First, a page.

Fairtrasa marks 10 years of growth

For fresh fruit and vegetable marketing and distribution in Asia
Maura Maxwell

BY MAURA MAXWELL

@maurafruitnet

Fairtrasa marks 10 years of growth

Company continues to extend its global reach as it strives to transform the lives of small-scale farmers

Fairtrasa marks 10 years of growth

Patrick Struebi, second left, with the Fairtrasa team in Berlin

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Peru's Fairtrasa Group reached an important milestone at this month’s Fruit Logistica, which fell exactly on the company’s tenth anniversary. Founder and CEO Patrick Struebi—who launched the company by shipping a container of organic, fairtrade avocados from Mexico to Rotterdam aboard the vessel Heidelberg Express on February 5, 2005— marked the occasion with members of his team, representing over 100 employees and 6,500 small-scale farmers across 15 companies in 12 countries.

Together they celebrated the first 10 years of a social enterprise that has grown from that single container of avocados into a global vertically-integrated group offering a large selection of premium quality organic and fairtrade fresh fruit.

“We started with the mission of helping small-scale farmers lift themselves out of poverty through good, innovative, and socially committed business,” Struebi said at Fruit Logistica, “and we've created a model that's been extremely impactful. I'm amazed at how far we've come since our first container 10 years ago, but I'm even more amazed by where we still will go.”

The first shipment in 2005 was, in fact, the very first container of fairtrade avocados ever in the world; while the company's second product, Soluna Wine, also launched in 2005, was the first fairtrade wine ever produced in Argentina. It is a pioneering spirit that the company has sought to maintain throughout its first decade with its innovative approach to business and farmer development. Among fairtrade food companies, Fairtrasa is the only one that partners with small-scale farmers at all stages of the development spectrum—undeveloped, semi-developed, and developed.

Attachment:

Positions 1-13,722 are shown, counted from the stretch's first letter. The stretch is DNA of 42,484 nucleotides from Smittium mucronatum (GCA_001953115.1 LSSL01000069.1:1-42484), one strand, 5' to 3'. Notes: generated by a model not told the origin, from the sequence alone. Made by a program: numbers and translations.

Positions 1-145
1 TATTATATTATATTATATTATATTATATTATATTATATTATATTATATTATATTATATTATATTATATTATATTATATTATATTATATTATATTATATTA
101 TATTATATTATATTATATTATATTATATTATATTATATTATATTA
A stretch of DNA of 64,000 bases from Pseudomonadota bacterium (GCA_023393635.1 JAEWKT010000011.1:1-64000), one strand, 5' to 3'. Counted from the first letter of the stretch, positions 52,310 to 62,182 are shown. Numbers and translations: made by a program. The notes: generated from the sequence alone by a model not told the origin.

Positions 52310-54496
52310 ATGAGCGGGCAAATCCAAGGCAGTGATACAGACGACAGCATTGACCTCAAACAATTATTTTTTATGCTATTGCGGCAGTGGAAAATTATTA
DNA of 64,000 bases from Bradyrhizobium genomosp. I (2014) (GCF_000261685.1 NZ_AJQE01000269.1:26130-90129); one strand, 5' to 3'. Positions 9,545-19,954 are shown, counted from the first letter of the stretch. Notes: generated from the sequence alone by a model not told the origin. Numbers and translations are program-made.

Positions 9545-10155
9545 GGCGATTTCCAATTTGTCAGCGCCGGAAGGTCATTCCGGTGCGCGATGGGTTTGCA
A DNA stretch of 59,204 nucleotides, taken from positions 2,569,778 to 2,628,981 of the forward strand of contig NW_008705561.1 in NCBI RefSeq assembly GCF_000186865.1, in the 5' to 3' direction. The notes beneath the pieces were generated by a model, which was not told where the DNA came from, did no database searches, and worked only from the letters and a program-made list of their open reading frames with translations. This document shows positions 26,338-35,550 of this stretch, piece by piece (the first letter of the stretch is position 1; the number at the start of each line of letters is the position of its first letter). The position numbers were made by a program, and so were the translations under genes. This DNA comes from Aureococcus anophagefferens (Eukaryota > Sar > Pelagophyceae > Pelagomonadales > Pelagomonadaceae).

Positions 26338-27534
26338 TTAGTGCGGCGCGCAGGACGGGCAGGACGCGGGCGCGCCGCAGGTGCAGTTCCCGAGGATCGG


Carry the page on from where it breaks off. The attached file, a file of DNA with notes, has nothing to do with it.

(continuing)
Its award-winning Three Tier Development Model gives farmers customised support and resources according to their specific needs, helping all of them develop into independent exporters and agro-entrepreneurs.

Struebi maintains that no for-profit company in the fruit space has such an inclusive, hands-on, farmer-centric approach to development. He claims Fairtrasa farmers have seen incomes rise by as much as 10 times, while yields, infrastructure, harvest and post-harvest skills, community investment, and overall independence have also improved.

“Small-scale farmer development is the heart of everything we do” he said. “Our business is about helping these farmers take their future into their own hands, while sharing a direct bond with customers who appreciate delicious, healthy, sustainably grown fruit, and who want to make an impact with their purchase.”

Another key to Fairtrasa's business-and-development model is its ownership of a vertically integrated supply chain with an increasingly global reach. In addition to many supply and farmer-development companies in Latin America, the group has its own import and sales companies in Europe the US, and since the beginning of this year also in China – an approach which it claims ensures fair deals and dependable markets for Fairtrasa's famers along with quality and traceability for its customers.

Struebi pointed out that the fundamental key to his company’s growth has been his team.

“From the beginning, I surrounded myself with fellow social entrepreneurs and leaders—passionate, mission-driven people who truly want to change the world.  In every country that we've entered, I've found true leaders who share my mission and who have that unique Fairtrasa DNA,” he said.

Struebi himself has emerged as a leader in the broader social entrepreneurship movement, winning fellowships from Ashoka, Endeavor, and Yale University for his work with Fairtrasa, and being named four times Social Entrepreneur of the Year by the Schwab Foundation, Univision, the abc* Foundation, and Visionaris. The World Economic Forum named him a New Champion in 2014.

“The recognition we've received is affirmation for our truly innovative and impactful social business model. We're succeeding in helping small-scale farmers transform their lives, and we're doing it through smart, sustainable business,” he said. “The combination makes us unique in the fruit industry, and it's the reason we're going to continue to grow. After a great first 10 years, it's still just the beginning.”

 

 

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